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abstract = "Objective: To evaluate the causes, clinical presentation, diagnosis, operative management, postoperative care, and outcome in infants with intestinal atresia. Design: Retrospective case series. Setting: Pediatric tertiary care teaching hospital. Patients: A population-based sample of 277 neonates with intestinal atresia and stenosis treated from July 1, 1972, through April 30, 1997. The level of obstruction was duodenal in 138 infants, jejunoileal in 128, and colonic in 21. Of the 277 neonates, 10 had obstruction in more than 1 site. Duodenal atresia was associated with prematurity (46{\%}), maternal polyhydramnios (33{\%}), Down syndrome (24{\%}), annular pancreas (33{\%}), and malrotation (28{\%}). Jejunoileal atresia was associated with intrauterine volvulus, (27{\%}), gastroschisis (16{\%}), and meconium ileus (11.7{\%}). Interventions: Patients with duodenal obstruction were treated by duodenoduodenostomy in 119 (86{\%}), of 138 patients duodenotomy with web excision in 9 (7{\%}), and duodenojejunostomy in 7 (5{\%}) A duodenostomy tube was placed in 3 critically ill neonates. Patients with jejunoileal atresia were treated with resection in 97 (76{\%}) of 128 patients (anastomosis, 45 [46{\%}]; tapering enteroplasty, 23 [24{\%}]; or temporary ostomy, 29 [30{\%}]), ostomy alone in 25 (20{\%}), web excision in 5 (4{\%}), and the Bianchi procedure in 1(0.8{\%}). Patients with colon atresia were managed with initial ostomy and delayed anastomosis in 18 (86{\%}) of 21 patients and resection with primary anastomosis in 3 (14{\%}). Short-bowel syndrome was noted in 32 neonates. Main Outcome Measures: Morbidity and early and late mortality. Results: Operative mortality for neonates with duodenal atresia was 4{\%}, with jejunoileal atresia, 0.8{\%} and with colonic atresia, 0{\%}. The long-term survival rate for children with duodenal atresia was 86{\%}; with jejunoileal atresia, 84{\%}; and with colon atresia, 100{\%}. The Bianchi procedure (1 patient, 0.8{\%}) and growth hormone, glutamine, and modified diet (4 patients, 1{\%}) reduced total parenteral nutrition dependence. Conclusions: Cardiac anomalies (with duodenal atresia) and ultrashort-bowel syndrome (<40 cm) requiring long-term total parenteral nutrition, which can be complicated by liver disease (with jejunoileal atresia), are the major causes of morbidity and mortality in these patients. Use of growth factors to enhance adaptation and advances in small bowel transplantation may improve long-term outcomes.",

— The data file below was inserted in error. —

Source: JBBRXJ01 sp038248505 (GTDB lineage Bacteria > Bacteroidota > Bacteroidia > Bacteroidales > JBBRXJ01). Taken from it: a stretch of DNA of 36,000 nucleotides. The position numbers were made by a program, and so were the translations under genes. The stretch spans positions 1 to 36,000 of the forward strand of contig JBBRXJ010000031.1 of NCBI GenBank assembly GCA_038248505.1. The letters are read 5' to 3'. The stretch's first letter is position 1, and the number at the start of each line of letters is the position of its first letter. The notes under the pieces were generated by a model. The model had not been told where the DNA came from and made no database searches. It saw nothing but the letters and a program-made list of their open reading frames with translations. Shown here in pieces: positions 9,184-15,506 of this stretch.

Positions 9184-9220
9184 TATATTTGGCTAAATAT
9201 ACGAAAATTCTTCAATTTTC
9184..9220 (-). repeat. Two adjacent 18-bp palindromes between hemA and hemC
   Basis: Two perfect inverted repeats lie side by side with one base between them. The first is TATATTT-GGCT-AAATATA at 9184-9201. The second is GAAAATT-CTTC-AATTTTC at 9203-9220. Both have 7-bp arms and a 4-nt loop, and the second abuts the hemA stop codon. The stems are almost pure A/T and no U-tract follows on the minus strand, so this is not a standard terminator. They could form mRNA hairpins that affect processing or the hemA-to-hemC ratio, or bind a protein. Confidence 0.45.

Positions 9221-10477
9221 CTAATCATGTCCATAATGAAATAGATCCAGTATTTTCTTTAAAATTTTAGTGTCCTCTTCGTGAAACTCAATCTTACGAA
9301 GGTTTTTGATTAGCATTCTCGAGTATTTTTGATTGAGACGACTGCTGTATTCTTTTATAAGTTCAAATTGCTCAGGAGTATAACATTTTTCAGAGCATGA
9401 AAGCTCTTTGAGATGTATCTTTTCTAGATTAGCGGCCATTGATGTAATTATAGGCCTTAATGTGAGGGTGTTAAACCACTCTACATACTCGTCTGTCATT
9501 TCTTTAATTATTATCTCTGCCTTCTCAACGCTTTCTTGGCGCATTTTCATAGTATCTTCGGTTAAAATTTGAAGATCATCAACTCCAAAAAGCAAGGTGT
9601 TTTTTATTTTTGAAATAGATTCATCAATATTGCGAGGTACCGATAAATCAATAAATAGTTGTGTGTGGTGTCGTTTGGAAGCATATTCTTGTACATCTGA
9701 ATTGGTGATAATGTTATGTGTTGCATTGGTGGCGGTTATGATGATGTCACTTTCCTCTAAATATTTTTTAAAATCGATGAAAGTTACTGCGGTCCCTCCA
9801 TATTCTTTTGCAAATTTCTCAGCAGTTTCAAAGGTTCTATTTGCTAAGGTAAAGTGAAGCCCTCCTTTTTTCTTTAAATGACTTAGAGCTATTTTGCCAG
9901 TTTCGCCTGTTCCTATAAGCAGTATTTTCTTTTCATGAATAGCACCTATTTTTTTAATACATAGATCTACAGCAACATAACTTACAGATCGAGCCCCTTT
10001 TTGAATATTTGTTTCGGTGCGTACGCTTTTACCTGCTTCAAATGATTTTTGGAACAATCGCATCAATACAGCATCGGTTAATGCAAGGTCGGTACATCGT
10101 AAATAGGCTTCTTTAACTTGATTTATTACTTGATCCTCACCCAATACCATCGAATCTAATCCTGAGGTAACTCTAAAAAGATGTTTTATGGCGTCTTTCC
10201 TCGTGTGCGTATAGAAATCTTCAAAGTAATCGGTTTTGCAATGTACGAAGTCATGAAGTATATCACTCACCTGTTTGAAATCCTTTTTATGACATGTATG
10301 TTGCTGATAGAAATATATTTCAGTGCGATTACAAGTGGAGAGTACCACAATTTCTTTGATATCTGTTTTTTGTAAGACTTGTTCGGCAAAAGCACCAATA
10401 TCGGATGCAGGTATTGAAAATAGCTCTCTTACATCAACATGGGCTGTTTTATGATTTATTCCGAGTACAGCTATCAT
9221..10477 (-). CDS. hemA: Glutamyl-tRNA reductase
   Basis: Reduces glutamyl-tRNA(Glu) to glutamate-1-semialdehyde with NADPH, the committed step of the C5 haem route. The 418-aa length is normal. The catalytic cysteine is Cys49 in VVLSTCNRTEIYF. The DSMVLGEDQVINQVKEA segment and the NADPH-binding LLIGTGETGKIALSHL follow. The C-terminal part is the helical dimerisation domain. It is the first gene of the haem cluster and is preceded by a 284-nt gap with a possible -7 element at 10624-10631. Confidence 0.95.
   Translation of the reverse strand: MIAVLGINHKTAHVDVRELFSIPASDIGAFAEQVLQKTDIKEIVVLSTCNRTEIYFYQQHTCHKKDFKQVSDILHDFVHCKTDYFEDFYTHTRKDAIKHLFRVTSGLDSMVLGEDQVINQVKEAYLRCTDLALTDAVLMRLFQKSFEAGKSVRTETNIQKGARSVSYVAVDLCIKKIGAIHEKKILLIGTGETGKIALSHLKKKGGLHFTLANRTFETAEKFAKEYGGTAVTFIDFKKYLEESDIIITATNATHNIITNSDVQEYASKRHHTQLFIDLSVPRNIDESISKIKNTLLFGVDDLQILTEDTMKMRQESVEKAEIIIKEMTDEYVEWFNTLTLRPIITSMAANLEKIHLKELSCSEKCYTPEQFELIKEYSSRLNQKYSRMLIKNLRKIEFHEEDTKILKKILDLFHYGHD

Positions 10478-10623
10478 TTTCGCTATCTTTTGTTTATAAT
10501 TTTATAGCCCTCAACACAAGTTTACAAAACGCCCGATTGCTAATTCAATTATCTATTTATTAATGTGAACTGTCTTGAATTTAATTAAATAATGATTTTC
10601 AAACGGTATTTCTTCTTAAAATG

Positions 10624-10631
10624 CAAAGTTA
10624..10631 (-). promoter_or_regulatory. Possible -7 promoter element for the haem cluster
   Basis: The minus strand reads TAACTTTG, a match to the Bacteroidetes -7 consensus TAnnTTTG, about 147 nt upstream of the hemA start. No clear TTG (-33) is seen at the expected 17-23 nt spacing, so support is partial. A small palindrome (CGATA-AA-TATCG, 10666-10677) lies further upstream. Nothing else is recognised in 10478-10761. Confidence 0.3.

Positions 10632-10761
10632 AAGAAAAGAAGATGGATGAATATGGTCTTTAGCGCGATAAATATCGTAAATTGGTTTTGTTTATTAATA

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N2 - Objective: To evaluate the causes, clinical presentation, diagnosis, operative management, postoperative care, and outcome in infants with intestinal atresia. Design: Retrospective case series. Setting: Pediatric tertiary care teaching hospital. Patients: A population-based sample of 277 neonates with intestinal atresia and stenosis treated from July 1, 1972, through April 30, 1997. The level of obstruction was duodenal in 138 infants, jejunoileal in 128, and colonic in 21. Of the 277 neonates, 10 had obstruction in more than 1 site. Duodenal atresia was associated with prematurity (46%), maternal polyhydramnios (33%), Down syndrome (24%), annular pancreas (33%), and malrotation (28%). Jejunoileal atresia was associated with intrauterine volvulus, (27%), gastroschisis (16%), and meconium ileus (11.7%). Interventions: Patients with duodenal obstruction were treated by duodenoduodenostomy in 119 (86%), of 138 patients duodenotomy with web excision in 9 (7%), and duodenojejunostomy in 7 (5%) A duodenostomy tube was placed in 3 critically ill neonates. Patients with jejunoileal atresia were treated with resection in 97 (76%) of 128 patients (anastomosis, 45 [46%]; tapering enteroplasty, 23 [24%]; or temporary ostomy, 29 [30%]), ostomy alone in 25 (20%), web excision in 5 (4%), and the Bianchi procedure in 1(0.8%). Patients with colon atresia were managed with initial ostomy and delayed anastomosis in 18 (86%) of 21 patients and resection with primary anastomosis in 3 (14%). Short-bowel syndrome was noted in 32 neonates. Main Outcome Measures: Morbidity and early and late mortality. Results: Operative mortality for neonates with duodenal atresia was 4%, with jejunoileal atresia, 0.8% and with colonic atresia, 0%. The long-term survival rate for children with duodenal atresia was 86%; with jejunoileal atresia, 84%; and with colon atresia, 100%. The Bianchi procedure (1 patient, 0.8%) and growth hormone, glutamine, and modified diet (4 patients, 1%) reduced total parenteral nutrition dependence. Conclusions: Cardiac anomalies (with duodenal atresia) and ultrashort-bowel syndrome (<40 cm) requiring long-term total parenteral nutrition, which can be complicated by liver disease (with jejunoileal atresia), are the major causes of morbidity and mortality in these patients. Use of growth factors to enhance adaptation and advances in small bowel transplantation may improve long-term outcomes.